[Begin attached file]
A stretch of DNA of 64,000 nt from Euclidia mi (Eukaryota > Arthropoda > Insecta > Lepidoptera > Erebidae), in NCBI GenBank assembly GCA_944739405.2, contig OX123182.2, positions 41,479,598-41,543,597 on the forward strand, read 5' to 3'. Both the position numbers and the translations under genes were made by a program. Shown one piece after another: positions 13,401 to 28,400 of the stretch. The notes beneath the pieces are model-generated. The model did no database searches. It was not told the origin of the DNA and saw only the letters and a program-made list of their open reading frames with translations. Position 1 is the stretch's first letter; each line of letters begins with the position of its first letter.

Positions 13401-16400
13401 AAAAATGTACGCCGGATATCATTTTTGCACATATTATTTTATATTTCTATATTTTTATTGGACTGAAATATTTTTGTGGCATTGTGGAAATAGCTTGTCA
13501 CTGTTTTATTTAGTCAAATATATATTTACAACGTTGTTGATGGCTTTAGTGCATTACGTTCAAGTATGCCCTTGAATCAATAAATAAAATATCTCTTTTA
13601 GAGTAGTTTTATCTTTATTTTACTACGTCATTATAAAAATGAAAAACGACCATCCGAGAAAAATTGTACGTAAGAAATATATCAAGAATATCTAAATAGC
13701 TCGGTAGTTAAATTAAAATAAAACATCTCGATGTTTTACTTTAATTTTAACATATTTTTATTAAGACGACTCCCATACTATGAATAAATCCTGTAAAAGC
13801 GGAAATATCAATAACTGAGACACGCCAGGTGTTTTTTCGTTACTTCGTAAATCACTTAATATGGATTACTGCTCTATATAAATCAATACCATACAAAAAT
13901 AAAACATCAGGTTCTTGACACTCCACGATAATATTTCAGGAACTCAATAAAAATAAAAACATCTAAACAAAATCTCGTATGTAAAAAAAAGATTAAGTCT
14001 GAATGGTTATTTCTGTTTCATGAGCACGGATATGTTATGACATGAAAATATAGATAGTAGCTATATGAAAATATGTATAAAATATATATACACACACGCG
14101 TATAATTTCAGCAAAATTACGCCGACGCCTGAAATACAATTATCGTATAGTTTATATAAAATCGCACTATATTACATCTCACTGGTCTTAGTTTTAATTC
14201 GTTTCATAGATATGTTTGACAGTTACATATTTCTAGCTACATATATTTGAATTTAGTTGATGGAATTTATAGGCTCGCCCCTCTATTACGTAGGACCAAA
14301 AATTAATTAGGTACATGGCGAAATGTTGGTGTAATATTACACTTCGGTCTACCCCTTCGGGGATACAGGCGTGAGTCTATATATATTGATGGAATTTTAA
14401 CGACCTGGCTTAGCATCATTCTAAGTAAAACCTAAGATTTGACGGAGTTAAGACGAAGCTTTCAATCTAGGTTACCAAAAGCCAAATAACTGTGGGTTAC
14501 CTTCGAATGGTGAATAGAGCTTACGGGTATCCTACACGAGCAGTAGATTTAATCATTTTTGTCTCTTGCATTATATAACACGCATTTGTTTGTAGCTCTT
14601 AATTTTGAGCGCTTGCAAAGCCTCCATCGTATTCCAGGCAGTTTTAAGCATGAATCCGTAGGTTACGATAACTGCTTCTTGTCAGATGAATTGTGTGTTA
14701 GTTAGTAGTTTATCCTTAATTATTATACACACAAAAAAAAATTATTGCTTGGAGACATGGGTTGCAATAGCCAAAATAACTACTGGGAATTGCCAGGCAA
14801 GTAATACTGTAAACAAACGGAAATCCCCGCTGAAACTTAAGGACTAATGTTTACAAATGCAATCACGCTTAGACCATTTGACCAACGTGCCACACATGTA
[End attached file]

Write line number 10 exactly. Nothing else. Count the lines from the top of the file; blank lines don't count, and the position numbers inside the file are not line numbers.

14101 TATAATTTCAGCAAAATTACGCCGACGCCTGAAATACAATTATCGTATAGTTTATATAAAATCGCACTATATTACATCTCACTGGTCTTAGTTTTAATTC